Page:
By Tandy Lau
Bronx-based playwright Ina Norris is for the children. Her first job after graduating from Hampton University was with the New York City Administration for Children’s Services, where she staged a sit-in at the ACS Commissioner’s Office to get a nursery built.
“I don’t know necessarily where I got this passion [from] other than my parents,” said Norris. “I wasn’t afraid to fight for others—put it that way. I worked at the Learning Tree [Cultural] Preparatory School. I was the director of performing arts when I worked there for eight years but it’s just a passion, for children to have the opportunity to be in a space that they’re safe. They can be their best creative selves.”
She initially thought she’d end up as a child psychologist, but as luck would have it, Norris’s advocacy for local youth led her to theater. At the time, she was working for the Housing Authority, but was looking to raise money for her eventual employer, Learning Tree—the Black independent school in the Bronx was on the verge of closure then.
To raise money for the school, Norris stitched together her collection of poems and skits, then pitched the work to the Henry Street Settlement’s Abron Arts Center & Playhouse—a theater traditionally impenetrable for first-time playwrights. But the director loved Norris’s creation. The end result was her debut play, “Nobody Loves a Black Little Girl When She Becomes a Woman.”
“We were the longest-running play at the Symphony Space Theater on 95th and Broadway,” said Norris. “And then I wrote another one and another one and…I kept writing, and that’s how I got into producing and writing plays.”
Today, she runs a theater and film company, In A Woman Productions. Norris also started the Kwanzaa Film Festival, which she’s quick to point out runs beyond just Dec. 26 through Jan. 1. After all, there’s enough dramatic pause from her stage actors—Norris’s work is year-round. The concept is simple: The films have to exemplify one of the seven principles of the Pan-African winter holiday.
And while she gushes over the HBCU education Hampton provided her, Norris still found her way back from Virginia to the “Big Apple.”
“There’s always something to learn in New York, there’s always someone new to discover in New York, and I like that as a writer,” she said. “And when people want to go to the hills [to] look at the water, I want to ride the train. I want to find my character as well. I’m riding the train, because there’s going to be so many varied people on the subway. You walk down the street and you can walk from one street and go through different types of community, different types of ethnicities, different types of income and all of that. For me, in New York, it’s just so vast and it’s just a melting pot that I just love.”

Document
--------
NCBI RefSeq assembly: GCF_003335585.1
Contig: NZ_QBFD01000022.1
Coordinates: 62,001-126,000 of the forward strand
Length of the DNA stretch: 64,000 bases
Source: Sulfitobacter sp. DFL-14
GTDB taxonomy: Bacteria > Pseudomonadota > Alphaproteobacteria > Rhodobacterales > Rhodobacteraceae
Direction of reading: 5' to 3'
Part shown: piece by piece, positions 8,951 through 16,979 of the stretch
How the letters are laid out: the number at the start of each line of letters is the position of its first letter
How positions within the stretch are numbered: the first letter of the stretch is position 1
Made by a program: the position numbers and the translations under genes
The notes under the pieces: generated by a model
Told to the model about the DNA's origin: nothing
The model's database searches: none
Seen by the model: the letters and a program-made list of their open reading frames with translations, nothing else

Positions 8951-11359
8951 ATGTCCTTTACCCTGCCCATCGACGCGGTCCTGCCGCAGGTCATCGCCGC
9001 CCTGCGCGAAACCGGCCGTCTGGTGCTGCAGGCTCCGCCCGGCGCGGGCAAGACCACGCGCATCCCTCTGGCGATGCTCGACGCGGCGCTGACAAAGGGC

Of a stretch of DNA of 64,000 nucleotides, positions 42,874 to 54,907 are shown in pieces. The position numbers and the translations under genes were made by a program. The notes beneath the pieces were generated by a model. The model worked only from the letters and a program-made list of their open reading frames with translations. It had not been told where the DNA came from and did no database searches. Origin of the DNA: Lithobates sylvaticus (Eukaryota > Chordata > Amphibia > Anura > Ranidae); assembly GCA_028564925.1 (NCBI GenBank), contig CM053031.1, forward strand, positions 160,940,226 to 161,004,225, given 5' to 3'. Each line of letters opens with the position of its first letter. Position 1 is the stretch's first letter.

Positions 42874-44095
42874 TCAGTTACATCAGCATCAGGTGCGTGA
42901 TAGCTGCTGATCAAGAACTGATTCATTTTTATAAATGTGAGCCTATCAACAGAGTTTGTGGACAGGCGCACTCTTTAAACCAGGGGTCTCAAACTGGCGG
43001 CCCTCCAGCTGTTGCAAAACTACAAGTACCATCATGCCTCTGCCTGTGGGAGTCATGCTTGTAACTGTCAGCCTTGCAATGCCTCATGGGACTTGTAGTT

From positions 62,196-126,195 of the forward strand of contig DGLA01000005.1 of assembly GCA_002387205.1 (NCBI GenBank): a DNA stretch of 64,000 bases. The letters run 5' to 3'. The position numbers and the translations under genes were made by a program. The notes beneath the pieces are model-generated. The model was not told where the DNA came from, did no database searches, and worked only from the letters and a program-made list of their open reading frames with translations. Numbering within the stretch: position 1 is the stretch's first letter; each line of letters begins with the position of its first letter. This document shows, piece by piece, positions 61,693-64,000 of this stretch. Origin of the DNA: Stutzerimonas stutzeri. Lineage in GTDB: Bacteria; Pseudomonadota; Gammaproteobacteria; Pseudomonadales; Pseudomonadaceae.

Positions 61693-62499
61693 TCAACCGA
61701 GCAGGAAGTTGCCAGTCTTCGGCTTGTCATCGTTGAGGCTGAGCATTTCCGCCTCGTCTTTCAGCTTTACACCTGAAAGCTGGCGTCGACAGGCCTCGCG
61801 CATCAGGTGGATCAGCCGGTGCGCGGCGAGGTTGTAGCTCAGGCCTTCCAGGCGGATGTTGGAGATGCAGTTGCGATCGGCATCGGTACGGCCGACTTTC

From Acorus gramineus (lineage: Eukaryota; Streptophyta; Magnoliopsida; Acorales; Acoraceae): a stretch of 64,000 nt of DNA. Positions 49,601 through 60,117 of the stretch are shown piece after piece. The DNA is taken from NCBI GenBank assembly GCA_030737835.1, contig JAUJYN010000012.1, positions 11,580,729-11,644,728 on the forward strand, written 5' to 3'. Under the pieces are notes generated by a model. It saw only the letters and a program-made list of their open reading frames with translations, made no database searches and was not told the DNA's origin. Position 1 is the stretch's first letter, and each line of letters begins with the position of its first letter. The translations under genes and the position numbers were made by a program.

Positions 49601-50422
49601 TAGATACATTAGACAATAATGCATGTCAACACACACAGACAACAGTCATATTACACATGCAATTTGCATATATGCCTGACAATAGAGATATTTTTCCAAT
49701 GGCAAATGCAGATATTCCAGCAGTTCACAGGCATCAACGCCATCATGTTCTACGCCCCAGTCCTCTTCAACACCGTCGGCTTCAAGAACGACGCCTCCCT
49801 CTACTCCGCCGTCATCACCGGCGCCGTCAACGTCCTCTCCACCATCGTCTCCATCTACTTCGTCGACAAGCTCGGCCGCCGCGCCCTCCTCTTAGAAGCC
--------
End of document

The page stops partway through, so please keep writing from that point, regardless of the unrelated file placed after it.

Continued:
Although she never quite became the child psychologist she aspired to be, Norris still managed to go on a journey of self-discovery, both for herself and the youngsters she aspired to help.
“The plays I wrote—‘Nobody Loves a Black Little Girl When She Becomes a Woman,’ ‘A Secret Lies Inside My Sister’s Womb,’ ‘Ain’t Yo Mama Crying On The Pancake Box-Car,’ ‘The Turnstyle Warrior’ and ‘Don’t Play That Song for Me’—you will see a theme in all of those plays of us fighting for our young people…and trying to heal some of the ills of society that prohibit them from having the life that they deserve. You’ll see that being overwhelmingly in my work,” she said.
Tandy Lau is a Report for America corps member and writes about public safety for the Amsterdam News. Your donation to match our RFA grant helps keep him writing stories like this one; please consider making a tax-deductible gift of any amount today by visiting https://bit.ly/amnews1.
This post was originally published on New York Amsterdam News.